Wednesday, December 20, 2006

Public Broadcasting

I do not have cable TV at home. I have access to only one channel and that is the local public television channel, which I watch once in a while. Some of the programs on this channel are extremely entertaining and educational; especially the science programs (Nova, Nature and some others) and the news analysis programs (Frontline and some others). Most of this TV stations's programs have very little or no advertising. It is mostly supported by contributions from viewers, other donors and may be some funding from the government.

I am beginning to realize the importance of good public television for strengthening democracy. The vast terrestrial network Doordarshan in India has is such an asset if used effectively. The Indian government should loosen its grip on public TV, make it truly autonomous and guarantee funding to it and also allow it to accept donations from viewers and others. It should ensure that public TV becomes a forum for independent film makers and also promote investigative journalism as a check on both government and corporate activities. Perhaps it could invite documentary film makers to produce high quality educational content for national broadcast.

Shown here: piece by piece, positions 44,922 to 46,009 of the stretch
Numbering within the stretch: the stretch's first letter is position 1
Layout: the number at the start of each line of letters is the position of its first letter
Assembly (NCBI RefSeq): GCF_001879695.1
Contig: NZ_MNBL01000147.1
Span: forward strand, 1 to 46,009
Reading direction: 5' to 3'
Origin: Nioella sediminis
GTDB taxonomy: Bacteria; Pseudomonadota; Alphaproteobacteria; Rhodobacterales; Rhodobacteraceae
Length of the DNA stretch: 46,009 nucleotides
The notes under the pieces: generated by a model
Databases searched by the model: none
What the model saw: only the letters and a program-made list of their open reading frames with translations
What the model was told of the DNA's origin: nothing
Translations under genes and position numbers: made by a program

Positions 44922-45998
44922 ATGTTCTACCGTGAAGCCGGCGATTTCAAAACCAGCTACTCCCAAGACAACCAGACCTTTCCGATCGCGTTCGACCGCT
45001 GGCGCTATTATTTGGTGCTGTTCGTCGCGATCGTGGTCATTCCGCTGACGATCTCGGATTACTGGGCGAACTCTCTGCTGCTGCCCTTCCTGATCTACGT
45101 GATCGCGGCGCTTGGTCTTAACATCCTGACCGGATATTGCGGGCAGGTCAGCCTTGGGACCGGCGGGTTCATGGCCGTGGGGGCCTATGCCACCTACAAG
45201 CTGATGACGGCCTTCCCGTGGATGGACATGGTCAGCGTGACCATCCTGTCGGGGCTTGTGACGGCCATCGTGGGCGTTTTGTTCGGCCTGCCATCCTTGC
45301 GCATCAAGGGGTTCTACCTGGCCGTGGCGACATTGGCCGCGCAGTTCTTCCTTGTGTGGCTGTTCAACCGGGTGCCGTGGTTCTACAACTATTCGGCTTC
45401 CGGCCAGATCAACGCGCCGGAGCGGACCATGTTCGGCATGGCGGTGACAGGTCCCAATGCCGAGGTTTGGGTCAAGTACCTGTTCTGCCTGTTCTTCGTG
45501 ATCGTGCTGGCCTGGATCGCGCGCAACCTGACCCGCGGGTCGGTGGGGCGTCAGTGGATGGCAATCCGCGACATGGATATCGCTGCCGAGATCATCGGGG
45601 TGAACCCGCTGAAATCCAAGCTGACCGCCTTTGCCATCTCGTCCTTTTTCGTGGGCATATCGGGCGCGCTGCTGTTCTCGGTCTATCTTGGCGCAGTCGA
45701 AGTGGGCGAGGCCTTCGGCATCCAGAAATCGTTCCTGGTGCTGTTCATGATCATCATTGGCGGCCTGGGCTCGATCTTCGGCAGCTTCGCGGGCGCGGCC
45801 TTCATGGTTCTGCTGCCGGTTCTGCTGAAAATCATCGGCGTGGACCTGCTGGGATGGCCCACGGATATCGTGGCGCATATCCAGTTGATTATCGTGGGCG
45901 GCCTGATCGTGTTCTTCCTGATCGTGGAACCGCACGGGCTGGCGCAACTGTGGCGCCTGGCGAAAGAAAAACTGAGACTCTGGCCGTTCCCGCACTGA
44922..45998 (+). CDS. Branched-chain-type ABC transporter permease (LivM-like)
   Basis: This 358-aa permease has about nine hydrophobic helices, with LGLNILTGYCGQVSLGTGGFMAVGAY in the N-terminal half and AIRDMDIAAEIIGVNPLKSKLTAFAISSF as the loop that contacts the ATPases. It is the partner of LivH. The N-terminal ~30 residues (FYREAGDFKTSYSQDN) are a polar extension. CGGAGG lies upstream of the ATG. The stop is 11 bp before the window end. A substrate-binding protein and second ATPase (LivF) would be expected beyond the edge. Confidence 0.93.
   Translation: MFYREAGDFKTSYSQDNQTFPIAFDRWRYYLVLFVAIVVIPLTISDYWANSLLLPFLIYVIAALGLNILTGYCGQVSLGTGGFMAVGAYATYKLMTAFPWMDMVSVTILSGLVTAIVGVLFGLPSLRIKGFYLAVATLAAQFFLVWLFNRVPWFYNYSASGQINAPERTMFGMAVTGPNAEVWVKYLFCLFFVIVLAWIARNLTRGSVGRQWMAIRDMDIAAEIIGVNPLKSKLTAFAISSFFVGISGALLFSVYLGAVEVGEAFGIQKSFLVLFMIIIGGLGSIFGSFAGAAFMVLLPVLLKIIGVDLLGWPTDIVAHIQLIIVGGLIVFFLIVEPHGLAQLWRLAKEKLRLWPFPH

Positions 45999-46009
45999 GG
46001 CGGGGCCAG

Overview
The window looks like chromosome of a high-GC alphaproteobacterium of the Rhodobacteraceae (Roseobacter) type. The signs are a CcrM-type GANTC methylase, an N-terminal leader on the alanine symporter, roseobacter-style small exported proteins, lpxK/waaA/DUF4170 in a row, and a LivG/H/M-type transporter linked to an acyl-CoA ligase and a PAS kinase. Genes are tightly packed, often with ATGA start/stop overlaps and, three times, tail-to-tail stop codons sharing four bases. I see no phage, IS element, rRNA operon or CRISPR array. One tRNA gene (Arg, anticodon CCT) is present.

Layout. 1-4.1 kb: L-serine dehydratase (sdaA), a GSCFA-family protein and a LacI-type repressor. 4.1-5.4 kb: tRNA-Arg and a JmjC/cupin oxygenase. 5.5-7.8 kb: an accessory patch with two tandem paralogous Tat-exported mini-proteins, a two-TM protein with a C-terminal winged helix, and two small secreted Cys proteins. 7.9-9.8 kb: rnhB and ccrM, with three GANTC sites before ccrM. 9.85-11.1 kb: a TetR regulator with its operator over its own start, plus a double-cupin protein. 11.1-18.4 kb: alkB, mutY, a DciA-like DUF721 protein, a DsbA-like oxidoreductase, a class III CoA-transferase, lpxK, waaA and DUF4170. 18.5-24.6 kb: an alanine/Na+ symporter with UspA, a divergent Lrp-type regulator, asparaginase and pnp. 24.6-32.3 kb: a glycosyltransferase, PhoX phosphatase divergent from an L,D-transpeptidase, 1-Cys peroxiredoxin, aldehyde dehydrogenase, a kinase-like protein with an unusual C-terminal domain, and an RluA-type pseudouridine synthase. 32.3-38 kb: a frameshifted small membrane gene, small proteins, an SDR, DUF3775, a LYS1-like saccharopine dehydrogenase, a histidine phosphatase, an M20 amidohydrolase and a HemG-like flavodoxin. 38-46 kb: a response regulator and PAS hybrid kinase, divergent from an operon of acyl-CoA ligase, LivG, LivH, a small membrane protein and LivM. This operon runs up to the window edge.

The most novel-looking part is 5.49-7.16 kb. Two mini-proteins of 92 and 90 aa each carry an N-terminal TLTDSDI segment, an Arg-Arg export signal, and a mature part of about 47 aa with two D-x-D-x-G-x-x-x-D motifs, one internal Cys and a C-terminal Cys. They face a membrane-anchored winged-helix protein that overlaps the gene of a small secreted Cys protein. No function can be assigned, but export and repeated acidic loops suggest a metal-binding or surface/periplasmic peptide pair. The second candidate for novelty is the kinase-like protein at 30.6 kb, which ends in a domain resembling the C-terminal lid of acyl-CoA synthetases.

Television can be made a little interactive by allowing viewers to choose what programs they want to watch from a list of options. Previews of these programs can be put up on the internet or in the near future on cell phones. Viewers can then vote for which programs they want and the one which gets the highest votes can be aired. Surely this isn't too difficult to do and all the technology needed already exists.

Operating the terrestrial television network on a no-profit no-loss basis ensures that the medium is financially sustainable and at the same time not altogether at the mercy of market forces. This will provide it with some leeway in its choice of content. The same could be done with All India Radio too.

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